Generally, discovery is disfavored in ERISA actions. Abatie v. Alta Health & Life Ins. Co., 458 F.3d 955, 970 (9th Cir. 2006) ("[I]n general, a district court may review only the administrative record when considering whether the plan administrator abused its discretion."); see also Klein v. Northwestern Mut. Life Ins. Co., 806 F.Supp.2d 1120, 1125 (S.D. Cal. 2011) ("Normally, no discovery is allowed in an action in federal court seeking review of a denial of benefits under an ERISA plan."). This is because "a primary goal of ERISA [is] to provide a method for workers and beneficiaries to resolve disputes over benefits inexpensively and expeditiously.'" Boyd v. Bert Bell/Pete Rozelle NFL Players Ret. Plan, 410 F.3d 1173, 1178 (9th Cir. 2005) (quoting Taft v. Equitable Life Assurance Soc'y, 9 F.3d 1469, 1472 (9th Cir. 1993)).

However, if there is a structural conflict of interest, the court may consider evidence outside the record to determine if the plan administrator's denial was affected by the conflict. Abatie, 458 F.3d at 970; Metro. Life Ins. Co. v. Glenn, 554 U.S. 105, 112 (2008) (holding that when a plan administrator is operating under a structural conflict of interest, that conflict must be weighed as a factor in determining whether there was an abuse of discretion). A structural conflict of interest occurs when the insurer acts as "both the plan administrator and the funding source for benefits." Abatie, 458 F.3d at 965. The Ninth Circuit characterized this structural conflict of interest as follows:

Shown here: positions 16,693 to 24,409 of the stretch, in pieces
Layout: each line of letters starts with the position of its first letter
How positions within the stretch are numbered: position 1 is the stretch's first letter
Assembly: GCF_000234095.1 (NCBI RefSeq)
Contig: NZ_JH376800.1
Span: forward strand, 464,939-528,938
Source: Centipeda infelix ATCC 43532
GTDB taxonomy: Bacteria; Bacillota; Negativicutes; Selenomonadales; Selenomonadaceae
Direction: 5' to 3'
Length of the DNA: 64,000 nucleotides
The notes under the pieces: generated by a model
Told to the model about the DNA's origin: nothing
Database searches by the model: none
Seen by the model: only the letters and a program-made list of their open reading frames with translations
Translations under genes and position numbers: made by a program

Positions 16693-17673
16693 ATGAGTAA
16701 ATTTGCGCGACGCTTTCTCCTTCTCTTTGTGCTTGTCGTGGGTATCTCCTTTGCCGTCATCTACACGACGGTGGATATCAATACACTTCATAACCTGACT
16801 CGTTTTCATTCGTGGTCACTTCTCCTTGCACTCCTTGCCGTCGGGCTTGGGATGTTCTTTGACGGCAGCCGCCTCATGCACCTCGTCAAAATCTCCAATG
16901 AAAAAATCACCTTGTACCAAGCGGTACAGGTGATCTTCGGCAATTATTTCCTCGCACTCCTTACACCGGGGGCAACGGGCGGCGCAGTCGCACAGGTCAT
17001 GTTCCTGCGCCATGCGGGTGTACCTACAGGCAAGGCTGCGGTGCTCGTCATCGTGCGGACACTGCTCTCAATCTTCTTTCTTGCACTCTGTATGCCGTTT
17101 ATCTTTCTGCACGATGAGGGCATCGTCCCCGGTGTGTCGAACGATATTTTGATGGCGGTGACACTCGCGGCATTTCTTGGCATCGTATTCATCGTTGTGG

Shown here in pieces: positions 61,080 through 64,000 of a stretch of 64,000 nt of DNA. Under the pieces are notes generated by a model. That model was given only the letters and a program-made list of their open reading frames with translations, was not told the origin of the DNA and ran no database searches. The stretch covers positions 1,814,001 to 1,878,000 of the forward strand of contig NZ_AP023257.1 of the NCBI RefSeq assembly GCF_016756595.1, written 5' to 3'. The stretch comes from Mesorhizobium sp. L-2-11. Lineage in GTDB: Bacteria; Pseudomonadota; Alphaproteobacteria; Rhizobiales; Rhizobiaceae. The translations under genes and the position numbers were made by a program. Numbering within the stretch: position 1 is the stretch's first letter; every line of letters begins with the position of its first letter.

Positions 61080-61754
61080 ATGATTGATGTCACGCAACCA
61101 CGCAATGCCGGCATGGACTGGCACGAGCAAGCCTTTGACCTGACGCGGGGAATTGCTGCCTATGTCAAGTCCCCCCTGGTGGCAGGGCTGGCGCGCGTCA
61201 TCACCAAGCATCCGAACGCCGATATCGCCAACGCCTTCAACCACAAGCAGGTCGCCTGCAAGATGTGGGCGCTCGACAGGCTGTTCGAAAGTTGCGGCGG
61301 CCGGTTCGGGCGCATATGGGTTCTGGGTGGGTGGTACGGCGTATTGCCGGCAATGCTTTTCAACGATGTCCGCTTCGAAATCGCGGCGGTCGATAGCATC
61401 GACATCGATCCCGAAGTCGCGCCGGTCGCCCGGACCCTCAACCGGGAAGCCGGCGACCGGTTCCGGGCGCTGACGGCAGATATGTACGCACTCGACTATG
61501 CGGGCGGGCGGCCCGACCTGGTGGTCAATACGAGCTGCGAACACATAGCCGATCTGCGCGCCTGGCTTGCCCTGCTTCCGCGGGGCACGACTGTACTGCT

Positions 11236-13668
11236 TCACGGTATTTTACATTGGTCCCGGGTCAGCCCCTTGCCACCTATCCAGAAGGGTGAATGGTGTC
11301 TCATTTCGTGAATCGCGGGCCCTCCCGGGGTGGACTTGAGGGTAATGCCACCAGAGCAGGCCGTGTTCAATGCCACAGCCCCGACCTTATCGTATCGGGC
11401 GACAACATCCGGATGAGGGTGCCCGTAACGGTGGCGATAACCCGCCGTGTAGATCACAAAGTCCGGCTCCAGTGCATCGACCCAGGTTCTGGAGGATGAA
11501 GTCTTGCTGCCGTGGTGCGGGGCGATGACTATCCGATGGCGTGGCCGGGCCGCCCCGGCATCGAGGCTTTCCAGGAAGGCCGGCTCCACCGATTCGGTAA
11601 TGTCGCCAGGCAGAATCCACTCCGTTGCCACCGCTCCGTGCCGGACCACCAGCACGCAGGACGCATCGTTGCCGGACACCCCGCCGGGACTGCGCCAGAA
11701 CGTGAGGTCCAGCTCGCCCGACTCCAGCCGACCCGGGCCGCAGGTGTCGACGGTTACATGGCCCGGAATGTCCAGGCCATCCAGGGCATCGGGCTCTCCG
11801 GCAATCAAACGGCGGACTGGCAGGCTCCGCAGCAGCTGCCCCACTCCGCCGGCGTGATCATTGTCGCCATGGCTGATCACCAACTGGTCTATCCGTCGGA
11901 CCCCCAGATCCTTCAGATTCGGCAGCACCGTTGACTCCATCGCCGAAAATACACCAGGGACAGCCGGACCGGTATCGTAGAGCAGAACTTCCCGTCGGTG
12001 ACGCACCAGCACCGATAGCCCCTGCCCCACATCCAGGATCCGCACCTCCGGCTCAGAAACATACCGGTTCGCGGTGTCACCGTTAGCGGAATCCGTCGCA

On the one hand, such an administrator is responsible for administering the plan so that those who deserve benefits receive them. On the other hand, such an administrator has an incentive to pay as little in benefits as possible to plan participants because the less money the insurer pays out, the more money it retains in its own coffers.

Id. at 965-66 (citing Doe v. Group Hosp. & Med. Servs., 3 F.3d 80, 86 (4th Cir. 1993) (noting that "to the extent that [the administrator] has discretion to avoid paying claims, it thereby promotes the potential for its own profit"); Brown v. Blue Cross & Blue Shield of Ala., Inc., 898 F.2d 1556, 1561 (11th Cir. 1990)).